With more than 10 000 hours spent punting I should be able to levitate above my Computaform

My accumulation of horseracing knowledge paid off for me this week.

It was the English-born Canadian author Malcolm Gladwell who postulated the “10 000 hour rule” in his 2008 book Outliers.

Gladwell argued that for someone to become an expert in a chosen field they would be required to practice the skill correctly for those many hours.

The non-fiction work was an instant hit, entering the New York Times Best Seller list at no.1 and staying there for 11 weeks.

Whether you debunk Gladwell’s argument based on its shortage of scientific research or what critic Steven Pinker called its “false dichotomies”, there can be no doubting that, having sold in excess of 1.6 million copies, the book and the theory it promulgated have entrenched themselves in 21st century pop-psychology.

I did some math.

If one argues that a working day is eight hours, then 10 000 hours amounts to 1 250 days. Also, on average, there are 250 working days in a calendar year.

This means that if Gladwellian reasoning is to be believed we would need to put in a full and uninterrupted five years of practice to attain the high levels of success achieved by some of the individuals examples quoted in the book – the likes of Bill Gates, The Beatles and the father of the atom bomb, theoretical physicist J. Robert Oppenheimer.

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If I then apply these numbers to my own life and my passion for horseracing, it clarifies the arithmetic even further.

I was eight years old when I had my first wager – 50p each way on Crisp in the 1973 Aintree Grand National. The fact that some 40 years later my dear departed mother, a devout Catholic, confessed “of course I never put that bet on, I prayed that your horse would run unplaced and you would learn your lesson”, is irrelevant.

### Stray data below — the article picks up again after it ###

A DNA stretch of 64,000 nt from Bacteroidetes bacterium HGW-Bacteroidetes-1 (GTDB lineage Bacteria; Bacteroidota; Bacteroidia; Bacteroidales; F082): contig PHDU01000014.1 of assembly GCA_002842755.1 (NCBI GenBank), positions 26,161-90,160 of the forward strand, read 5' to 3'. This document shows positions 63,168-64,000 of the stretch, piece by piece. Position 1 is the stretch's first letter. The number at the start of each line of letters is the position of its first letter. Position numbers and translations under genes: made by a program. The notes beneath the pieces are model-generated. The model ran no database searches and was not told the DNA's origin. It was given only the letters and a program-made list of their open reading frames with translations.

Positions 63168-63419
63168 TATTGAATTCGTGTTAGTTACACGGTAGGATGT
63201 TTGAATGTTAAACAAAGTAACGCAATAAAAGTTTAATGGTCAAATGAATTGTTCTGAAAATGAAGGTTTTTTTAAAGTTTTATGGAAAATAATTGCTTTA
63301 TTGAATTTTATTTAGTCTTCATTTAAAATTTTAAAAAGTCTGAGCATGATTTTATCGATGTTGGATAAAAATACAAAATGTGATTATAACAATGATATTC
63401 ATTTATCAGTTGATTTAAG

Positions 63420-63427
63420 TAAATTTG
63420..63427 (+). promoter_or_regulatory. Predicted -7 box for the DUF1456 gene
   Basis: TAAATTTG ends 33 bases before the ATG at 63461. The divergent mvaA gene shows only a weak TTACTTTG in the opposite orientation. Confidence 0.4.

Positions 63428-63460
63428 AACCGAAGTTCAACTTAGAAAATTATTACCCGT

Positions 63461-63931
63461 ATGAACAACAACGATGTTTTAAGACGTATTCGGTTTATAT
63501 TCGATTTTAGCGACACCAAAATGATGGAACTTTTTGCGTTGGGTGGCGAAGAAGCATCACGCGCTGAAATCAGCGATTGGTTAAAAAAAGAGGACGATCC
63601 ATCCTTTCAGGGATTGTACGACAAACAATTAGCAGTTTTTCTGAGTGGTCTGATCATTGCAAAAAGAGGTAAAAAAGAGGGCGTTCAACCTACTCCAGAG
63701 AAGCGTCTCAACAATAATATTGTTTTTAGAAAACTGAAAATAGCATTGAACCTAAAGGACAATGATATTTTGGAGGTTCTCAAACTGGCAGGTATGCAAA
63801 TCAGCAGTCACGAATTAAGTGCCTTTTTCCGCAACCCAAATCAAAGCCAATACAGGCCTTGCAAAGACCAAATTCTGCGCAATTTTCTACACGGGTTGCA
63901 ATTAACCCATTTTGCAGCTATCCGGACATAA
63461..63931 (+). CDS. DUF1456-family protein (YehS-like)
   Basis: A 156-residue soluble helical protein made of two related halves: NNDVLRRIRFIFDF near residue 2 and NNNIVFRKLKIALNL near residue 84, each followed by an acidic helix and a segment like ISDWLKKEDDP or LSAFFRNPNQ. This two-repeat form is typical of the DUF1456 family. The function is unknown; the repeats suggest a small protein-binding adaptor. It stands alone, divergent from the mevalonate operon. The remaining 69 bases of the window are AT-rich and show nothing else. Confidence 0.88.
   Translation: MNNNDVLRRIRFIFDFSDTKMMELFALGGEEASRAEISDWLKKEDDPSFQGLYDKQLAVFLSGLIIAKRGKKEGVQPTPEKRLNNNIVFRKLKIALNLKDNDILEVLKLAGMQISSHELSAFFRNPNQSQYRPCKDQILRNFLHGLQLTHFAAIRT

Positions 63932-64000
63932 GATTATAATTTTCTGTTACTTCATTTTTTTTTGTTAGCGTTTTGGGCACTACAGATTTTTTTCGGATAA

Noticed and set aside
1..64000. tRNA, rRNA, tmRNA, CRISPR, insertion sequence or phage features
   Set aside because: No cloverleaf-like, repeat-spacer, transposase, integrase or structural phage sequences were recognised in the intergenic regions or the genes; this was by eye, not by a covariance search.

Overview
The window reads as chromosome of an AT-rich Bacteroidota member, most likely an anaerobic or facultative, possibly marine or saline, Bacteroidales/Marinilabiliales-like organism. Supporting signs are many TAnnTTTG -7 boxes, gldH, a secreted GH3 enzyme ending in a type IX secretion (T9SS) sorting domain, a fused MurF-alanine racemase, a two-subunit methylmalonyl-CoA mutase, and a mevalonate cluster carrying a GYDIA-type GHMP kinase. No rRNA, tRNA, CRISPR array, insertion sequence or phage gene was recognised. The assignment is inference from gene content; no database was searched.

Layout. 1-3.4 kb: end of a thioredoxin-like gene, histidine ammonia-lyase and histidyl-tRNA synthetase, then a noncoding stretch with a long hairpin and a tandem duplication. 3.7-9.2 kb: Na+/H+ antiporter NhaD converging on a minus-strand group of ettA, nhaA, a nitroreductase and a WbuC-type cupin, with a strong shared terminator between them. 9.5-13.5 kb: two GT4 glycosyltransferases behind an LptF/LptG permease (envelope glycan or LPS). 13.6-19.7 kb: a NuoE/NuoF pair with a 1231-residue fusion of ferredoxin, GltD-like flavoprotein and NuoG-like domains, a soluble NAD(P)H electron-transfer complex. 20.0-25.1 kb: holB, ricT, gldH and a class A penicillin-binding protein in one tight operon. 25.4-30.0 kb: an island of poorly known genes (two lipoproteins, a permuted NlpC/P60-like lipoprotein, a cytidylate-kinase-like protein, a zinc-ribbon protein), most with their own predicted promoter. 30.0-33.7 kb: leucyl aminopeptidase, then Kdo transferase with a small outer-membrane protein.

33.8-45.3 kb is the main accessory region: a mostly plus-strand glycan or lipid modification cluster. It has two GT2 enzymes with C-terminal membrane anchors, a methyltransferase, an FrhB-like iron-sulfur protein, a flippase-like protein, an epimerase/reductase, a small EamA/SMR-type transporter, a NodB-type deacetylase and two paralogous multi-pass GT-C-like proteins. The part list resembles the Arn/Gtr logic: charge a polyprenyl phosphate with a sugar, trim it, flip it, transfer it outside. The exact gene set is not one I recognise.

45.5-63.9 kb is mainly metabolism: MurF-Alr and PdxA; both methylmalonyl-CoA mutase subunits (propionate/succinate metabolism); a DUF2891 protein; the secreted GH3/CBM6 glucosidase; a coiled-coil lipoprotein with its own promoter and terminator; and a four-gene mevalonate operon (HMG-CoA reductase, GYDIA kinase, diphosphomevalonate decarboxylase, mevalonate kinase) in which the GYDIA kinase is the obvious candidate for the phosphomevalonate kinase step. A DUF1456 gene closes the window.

For the record, Crisp ran a gallant second under top weight, caught and passed in the shadow of the post by none other than Red Rum.

Red Rum would go on to win again the next year and then run back to back second placings in 1975 and 1976 before tasting victory for the third time in 1977. Red Rum lived to the ripe old age of 30 and when he died in 1995 he was buried beside the Aintree winning post.

It will be the 51st anniversary of “Rummies” inaugural National win when this year’s renewal is run on Saturday April 13, but as it stands I have been punting for a half a century.

In those 50 years there is absolutely no doubt in my mind that 10% of my time (at the very least) has been afforded to the pursuit of horseracing knowledge.

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Whether it be colouring in an owners racing silks, memorising a pedigree, researching results of bloodstock sales or consuming a Computaform, I reckon I went past Malcolm’s 10 000 hours with a double handful many moons ago.

Horseracing or otherwise, I suspect that a good many of you reading this article can lay claim to having put in those 10 000 hard yards in whatever skill you’ve mastered.

Knowledge is all very well but it’s the practical application of that knowledge that effects change.

My friend, motivational speaker Robin Banks, has taught me that applied knowledge is power. One of his affirmations, “I am a genius, a master of my craft and I apply my wisdom” reinforces this truth.

I put that to work this week Thursday.

Popping in to Soccershop headquarters to catch up with Lance Michael and watch some of Day 3 action from Cheltenham, I calibrated some of that 10 000 hour cognition and backed Vava Vegas to win Turffontein race 5.

Vava Vegas was the rank outsider in the field and returned R32.30 a Tote Win and R9.50 a Place

Even Lance’s father Uncle Les – who to be fair must be on his third lap of Gladwell’s 10 000 hour cycle – was impressed.

The calculated success got me to thinking. What happens when humans hit 20 000 hours practice or beyond?

If I keep practicing and harnessing the accumulated knowledge perhaps when I reach the age of Uncle Les I’ll be able to transcend knowledge and levitate above my Computaform.

Alas, for now, any aspirations of astral projection will have to wait. I have to take the children to school.

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